Dear Christian Right:
In the aftermath of this Tuesday’s election, which CBN’s David Brody described as a “COLOSSAL DISASTER” --you might not be hankering for advice from a pro-choice, pro-gay marriage, Jewish atheist. Nor might you be in the market for counsel from a person whose aim is to rejuvenate America’s woozy and staggering tradition of secularism.
Well, if it’s any consolation, my research indicates that you were the ones who concussed secularism in the first place! Why have the courts moved away from John F. Kennedy’s vision of an America “where separation of church and state is absolute?” How is it that even the IRS is afraid to mess with you when you annually break the law on “Pulpit Freedom Sunday?” By what authority could President Bush and then President Obama mandate federal “faith-based” offices of dubious constitutional sanction? Why do politicians talk so much about God on the campaign trail?
We owe those developments, in large part, to you guys! After Roe v. Wade conservative Christians reemerged in national politics—traditionalist Catholics first, and then evangelical and fundamentalist Protestants under the leadership of Rev. Jerry Falwell. And once you all got back in the scrum it was game on for you and game over for us. You brought secularism and its preferred judicial policy of separationism down to its knees. You changed the discourse. You changed the political culture.
I’d reach out and give you a bloodied boxer’s embrace. But at present my vision is blurry and I get headaches contemplating all you’ve done to our country. Then again, maybe we can commiserate: while secular America is currently enjoying a rare moment of triumph, you’re the ones about whom the obituaries are being written.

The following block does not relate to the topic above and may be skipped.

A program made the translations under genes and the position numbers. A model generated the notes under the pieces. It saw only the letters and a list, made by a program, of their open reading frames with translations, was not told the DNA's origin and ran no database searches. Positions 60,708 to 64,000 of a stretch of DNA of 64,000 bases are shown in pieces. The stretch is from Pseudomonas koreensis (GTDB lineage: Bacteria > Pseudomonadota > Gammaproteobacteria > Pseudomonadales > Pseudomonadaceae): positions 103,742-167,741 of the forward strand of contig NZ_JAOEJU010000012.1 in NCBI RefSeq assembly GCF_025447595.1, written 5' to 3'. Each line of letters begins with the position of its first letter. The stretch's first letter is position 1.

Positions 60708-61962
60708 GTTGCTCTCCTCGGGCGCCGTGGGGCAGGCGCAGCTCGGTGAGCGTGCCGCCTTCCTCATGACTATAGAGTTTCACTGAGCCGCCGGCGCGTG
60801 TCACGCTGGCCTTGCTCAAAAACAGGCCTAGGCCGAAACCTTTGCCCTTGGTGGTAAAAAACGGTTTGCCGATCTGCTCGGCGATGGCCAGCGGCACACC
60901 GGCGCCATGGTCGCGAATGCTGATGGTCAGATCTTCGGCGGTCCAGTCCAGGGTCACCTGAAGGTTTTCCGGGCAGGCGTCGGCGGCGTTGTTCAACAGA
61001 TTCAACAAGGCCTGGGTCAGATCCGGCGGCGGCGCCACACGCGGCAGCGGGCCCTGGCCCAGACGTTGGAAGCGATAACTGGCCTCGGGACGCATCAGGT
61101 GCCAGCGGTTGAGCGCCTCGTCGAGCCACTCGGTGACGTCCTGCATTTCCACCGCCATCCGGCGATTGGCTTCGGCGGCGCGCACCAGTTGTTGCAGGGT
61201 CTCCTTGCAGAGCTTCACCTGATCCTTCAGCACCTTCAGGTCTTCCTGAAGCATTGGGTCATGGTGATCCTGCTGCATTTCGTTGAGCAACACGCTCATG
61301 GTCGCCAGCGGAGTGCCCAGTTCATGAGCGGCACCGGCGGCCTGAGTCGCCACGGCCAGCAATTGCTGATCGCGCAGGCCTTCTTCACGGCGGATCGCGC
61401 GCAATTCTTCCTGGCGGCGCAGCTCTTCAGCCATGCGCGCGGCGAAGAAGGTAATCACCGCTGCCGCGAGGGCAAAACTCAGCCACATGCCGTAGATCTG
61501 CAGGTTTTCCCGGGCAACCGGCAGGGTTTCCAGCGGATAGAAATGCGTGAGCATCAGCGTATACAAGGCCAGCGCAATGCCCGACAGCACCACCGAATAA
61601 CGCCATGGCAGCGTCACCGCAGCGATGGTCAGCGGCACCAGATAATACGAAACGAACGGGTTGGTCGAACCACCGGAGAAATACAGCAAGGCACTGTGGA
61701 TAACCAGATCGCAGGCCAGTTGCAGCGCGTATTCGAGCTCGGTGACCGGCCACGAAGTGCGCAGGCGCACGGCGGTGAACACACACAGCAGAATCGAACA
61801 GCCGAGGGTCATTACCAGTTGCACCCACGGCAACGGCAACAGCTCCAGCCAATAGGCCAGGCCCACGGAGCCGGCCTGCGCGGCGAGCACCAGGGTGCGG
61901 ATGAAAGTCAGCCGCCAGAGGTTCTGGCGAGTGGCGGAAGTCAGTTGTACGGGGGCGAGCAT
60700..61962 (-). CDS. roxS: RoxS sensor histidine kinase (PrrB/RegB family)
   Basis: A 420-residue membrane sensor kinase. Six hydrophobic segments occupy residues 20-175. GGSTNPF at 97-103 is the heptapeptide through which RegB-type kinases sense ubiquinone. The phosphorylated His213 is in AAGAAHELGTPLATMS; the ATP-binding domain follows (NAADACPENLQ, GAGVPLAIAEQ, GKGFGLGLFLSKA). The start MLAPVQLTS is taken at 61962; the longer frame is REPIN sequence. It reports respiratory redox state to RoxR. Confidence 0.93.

I, for one, would never count you out. Your demise was predicted at the end of the 1980s with the unraveling of the Moral Majority. It was forecast again by some of your own leaders as the 1990s wound down. You’ll be back, I’m sure. But if you want your movement to persevere please consider this friendly advice:
Make up Your Minds: Might I suggest that you folks select your preferred 2016 presidential candidate no later than, let’s say, 2014? For reasons that are not entirely clear, social conservatives have entered the last two presidential elections lined up behind, well, no one.
Why you waited nearly 11 months to take notice of Mike Huckabee in 2007 is anybody’s guess—did you really think Fred Thompson was your redeemer? As a result you got Arizona Sen. John McCain—whom you did not like (and who did not like you ).
Perhaps in response to the dearth of social conservative candidates in 2008, you loaded up the 2012 slate with what we could all agree was “an embarrassment of riches.” Yet while you were oohing and aahing over Rick Perry, Michele Bachmann, Newt Gingrich and Rick Santorum, an establishment type named Mitt Romney--how do you say “meh” in evangelical dialect?--grabbed your party’s nomination.
Conservative leader Richard Viguerie has referred to Mitt Romney’s loss as “ the death rattle of the establishment Republican Party.” “Far from signaling rejection of tea party or grass-roots conservatives,” Viguerie continued, “the disaster of 2012 signals the beginning of the battle to take over the Republican Party.” Fair enough. But the battle will be lost if your leadership can’t figure out who it supports until Super Tuesday. Anoint one chosen candidate and lay hands on him/her as soon as possible.
Less Santorum, More Bush: Which leads me to fret that, as of today, Rick Santorum or someone like him, is your man. I would urge you think that one through, lest the GOP get McGovernized in 2016.
Americans, by nature, are a serene and ecumenical lot. They don’t mind learning a little about a candidate’s faith. But--note this--they hate learning a little (or a lot) about how divisive a candidate’s faith can be.